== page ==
Located in the Lange Student Center, the Schwalbach Gallery features exhibitions by professional artists and students throughout the year. Gallery hours are 9 am-4 pm, Monday-Friday, and all gallery events are free and open to the public.
Of Truth and Fiction
September 30 - October 30, 2014
Reception and Gallery Talk: Tuesday, September 30, 2:30-4 pm
Visiting Artist Lecture: Wednesday, October 1, 8:30-9:45 am, RG Brown Theatre
An Excess of Function (detail) by Jennifer Nelson, 2014, ink wash on paper
Night Soil (detail) by Jennifer Nelson, 2014, ink wash on paper
About this Exhibition:
My work focuses on visual storytelling and the creation of place through the use of compositional space. I edit both of these ideas to their minimum forms. The works are influenced by narrative; this includes writings, oral stories and graphic narratives. While my compositions intentionally negate a clear progression of narrative by reducing the visual information to a single moment, the drawings appear as though they are a small part of a larger storyline. This type of single-scene or monoscenic narrative has been employed to succinctly imply a story visually through the depiction of a single event. As with all single-scene narratives, the choice of which scene to present becomes of great importance. The meaning of the work, and the narrative, become dependent on the single event. The literary strategy of in medias res or “in the middle of things” has proven very influential in the choice of what to depict. The phrase describes the practice of starting a story in the middle or at the end of a narrative. This type of storytelling creates a disruption in the chronology but it also reorders the events in a manner that allows us to examine the importance of single moments. In my works, these “events” are reduced to a minimum amount of subject matter in an isolated composition. The drawings are intentionally spare, often consisting of one or two objects rendered in ink wash with large amounts of white space remaining. The location or setting is unassuming, creating a focus on the event and characters. The openness causes one to become acutely aware space, and the things that are present take on greater meaning because of the isolation. Through this strategy the absence of a specific environment creates a new place. The isolation and emptiness create a location that becomes tangible through the actions of the things that inhabit the space.
Jennifer Nelson was born in Mt. Ayr, Iowa. She graduated from Minnesota State University, Mankato with a BS degree in Biology in 1996 and received an MA in Painting from the same institution in 2000. In 2002 Nelson graduated from the University of North Dakota with an MFA in painting and drawing. Nelson’s work has been included in solo and group exhibitions throughout the country. Her 2013-2014 solo exhibitions included shows at the Mills Gallery at Central College in Pella, IA, the John Sloan Gallery at Lock Haven University in Lock Haven, PA and the Doris Ulmann Galleries at Berea College in Berea, KY. In 2013, her work was included in the group exhibition titled Drawing to Conclusion at the Lubeznik Center for the Arts in Michigan City, IN. Nelson was an Artist-in-Residence at the Jentel Artist’s Residency in Banner, Wyoming in 2003. An analysis of her work is included in the essay Desiring Place: Artist’s, HGTV/Travel Channel Cultures, and Eucharistic Topogenesis by Ryan Stander in the book Religion, Economics, and Culture in Conflict and Conversation published by Orbis Books in 2011. Nelson currently lives in Grand Forks, ND where she has a studio and teaches art as a Lecturer at the University of North Dakota.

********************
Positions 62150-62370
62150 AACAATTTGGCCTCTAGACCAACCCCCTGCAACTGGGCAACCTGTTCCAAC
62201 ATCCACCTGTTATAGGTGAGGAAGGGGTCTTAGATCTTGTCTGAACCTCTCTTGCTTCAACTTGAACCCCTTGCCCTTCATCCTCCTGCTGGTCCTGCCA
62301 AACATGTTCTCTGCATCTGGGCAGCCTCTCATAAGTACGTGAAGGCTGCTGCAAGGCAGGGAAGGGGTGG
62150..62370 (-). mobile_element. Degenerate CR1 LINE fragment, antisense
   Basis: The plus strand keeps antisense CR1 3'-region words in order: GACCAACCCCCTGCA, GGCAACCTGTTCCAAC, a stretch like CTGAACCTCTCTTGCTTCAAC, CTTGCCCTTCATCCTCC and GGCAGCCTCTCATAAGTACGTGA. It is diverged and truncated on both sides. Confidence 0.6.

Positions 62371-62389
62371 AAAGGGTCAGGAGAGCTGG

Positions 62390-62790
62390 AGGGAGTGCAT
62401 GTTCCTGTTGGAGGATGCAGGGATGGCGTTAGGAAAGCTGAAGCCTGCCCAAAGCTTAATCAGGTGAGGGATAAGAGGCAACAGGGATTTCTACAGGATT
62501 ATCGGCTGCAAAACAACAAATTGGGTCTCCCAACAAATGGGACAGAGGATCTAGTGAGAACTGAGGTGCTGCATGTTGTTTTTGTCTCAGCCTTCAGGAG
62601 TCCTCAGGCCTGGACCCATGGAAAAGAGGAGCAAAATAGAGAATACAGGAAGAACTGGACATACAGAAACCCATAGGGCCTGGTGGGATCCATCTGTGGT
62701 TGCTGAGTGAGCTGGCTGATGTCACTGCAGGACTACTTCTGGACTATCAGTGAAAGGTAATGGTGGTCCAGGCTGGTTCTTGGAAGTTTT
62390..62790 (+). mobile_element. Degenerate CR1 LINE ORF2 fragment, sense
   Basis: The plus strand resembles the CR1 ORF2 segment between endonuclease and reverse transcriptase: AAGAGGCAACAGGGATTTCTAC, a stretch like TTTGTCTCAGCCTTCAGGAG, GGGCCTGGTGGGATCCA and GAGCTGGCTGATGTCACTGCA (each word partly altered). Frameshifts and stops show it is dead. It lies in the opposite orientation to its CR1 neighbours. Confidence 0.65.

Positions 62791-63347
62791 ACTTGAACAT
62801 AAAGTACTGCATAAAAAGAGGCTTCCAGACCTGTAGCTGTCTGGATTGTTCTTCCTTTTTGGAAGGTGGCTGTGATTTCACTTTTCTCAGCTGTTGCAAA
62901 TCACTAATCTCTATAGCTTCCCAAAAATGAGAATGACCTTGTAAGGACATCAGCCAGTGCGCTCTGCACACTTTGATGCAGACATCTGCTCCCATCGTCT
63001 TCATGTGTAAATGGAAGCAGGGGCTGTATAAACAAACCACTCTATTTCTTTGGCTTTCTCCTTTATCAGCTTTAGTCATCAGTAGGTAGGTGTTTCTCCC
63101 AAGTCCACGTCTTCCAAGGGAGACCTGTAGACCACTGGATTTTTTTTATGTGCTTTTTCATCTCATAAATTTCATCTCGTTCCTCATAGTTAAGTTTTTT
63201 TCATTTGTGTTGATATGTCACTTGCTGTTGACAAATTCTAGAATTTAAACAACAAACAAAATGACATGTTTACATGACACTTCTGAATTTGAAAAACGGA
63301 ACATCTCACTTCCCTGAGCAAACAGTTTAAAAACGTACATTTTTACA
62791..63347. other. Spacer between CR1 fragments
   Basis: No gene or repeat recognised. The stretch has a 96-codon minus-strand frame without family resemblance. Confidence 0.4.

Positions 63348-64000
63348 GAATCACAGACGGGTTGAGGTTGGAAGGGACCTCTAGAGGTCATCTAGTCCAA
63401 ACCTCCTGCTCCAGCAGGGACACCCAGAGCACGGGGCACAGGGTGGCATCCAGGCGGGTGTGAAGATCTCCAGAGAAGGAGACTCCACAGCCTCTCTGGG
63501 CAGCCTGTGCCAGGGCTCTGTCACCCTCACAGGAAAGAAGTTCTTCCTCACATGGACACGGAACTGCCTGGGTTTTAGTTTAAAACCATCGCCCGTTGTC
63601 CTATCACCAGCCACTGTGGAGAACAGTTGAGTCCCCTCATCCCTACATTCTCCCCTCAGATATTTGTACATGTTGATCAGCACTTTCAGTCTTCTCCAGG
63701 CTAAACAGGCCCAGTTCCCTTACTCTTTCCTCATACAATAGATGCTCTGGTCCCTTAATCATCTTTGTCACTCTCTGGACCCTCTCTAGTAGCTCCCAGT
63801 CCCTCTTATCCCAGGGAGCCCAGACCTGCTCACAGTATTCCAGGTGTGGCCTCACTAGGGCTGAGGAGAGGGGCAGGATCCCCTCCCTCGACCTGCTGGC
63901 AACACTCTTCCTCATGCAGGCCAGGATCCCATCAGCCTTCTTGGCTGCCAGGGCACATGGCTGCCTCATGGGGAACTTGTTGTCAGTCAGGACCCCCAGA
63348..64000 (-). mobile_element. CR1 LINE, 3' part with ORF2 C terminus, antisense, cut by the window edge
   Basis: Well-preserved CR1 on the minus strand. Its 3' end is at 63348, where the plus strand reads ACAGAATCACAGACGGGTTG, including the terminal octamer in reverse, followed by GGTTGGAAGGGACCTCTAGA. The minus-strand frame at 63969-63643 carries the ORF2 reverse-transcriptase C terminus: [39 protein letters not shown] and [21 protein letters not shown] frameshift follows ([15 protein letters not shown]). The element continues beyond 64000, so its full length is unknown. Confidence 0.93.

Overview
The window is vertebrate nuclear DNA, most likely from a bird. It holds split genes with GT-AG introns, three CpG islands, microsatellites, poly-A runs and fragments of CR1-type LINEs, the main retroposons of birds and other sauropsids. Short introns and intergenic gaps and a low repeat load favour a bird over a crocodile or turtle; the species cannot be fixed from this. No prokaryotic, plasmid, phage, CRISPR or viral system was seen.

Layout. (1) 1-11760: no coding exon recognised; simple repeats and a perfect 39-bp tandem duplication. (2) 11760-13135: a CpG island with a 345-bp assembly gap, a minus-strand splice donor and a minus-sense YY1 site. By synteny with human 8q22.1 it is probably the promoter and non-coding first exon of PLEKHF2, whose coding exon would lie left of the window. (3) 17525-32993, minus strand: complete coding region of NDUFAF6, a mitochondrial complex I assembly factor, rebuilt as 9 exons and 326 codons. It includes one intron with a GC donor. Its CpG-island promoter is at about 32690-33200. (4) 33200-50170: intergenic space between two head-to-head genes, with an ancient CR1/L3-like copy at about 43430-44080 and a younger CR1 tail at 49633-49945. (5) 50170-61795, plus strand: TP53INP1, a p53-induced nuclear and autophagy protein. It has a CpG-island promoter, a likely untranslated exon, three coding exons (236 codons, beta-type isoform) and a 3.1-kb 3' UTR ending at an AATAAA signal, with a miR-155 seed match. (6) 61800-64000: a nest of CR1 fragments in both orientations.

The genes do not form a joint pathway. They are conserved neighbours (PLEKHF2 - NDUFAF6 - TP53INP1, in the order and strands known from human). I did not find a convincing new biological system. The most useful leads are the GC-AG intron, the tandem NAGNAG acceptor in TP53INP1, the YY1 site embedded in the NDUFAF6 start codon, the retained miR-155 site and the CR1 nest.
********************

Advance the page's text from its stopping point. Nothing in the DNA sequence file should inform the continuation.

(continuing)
SELECTED STUDENT WORK
UW-Baraboo/Sauk County Drawing and Design Students
About the Gallery
The Schwalbach Gallery is named for Professor Emeritus James A. Schwalbach, a long-time chairman of the UW Colleges Art Department. Professor Schwalbach created many state and local art programs, and he also developed and produced the WHA radio program "Let's Draw," which was broadcast statewide for many years.
Professor Schwalbach taught at UW-BSC from 1968 until his retirement in 1976, and he received the Governor's Award for his efforts in art education. His estate continues to support the Schwalbach Art Fund, which he established through the Friends of the Campus Foundation.
The Gallery typically features six shows/year, showcasing the work of regional and nationally-renowned artists as well as local youth art projects. For more information about exhibiting your work in the Schwalbach Gallery, please contact: Letha Kelsey, Director at firstname.lastname@example.org or 608-355-5243.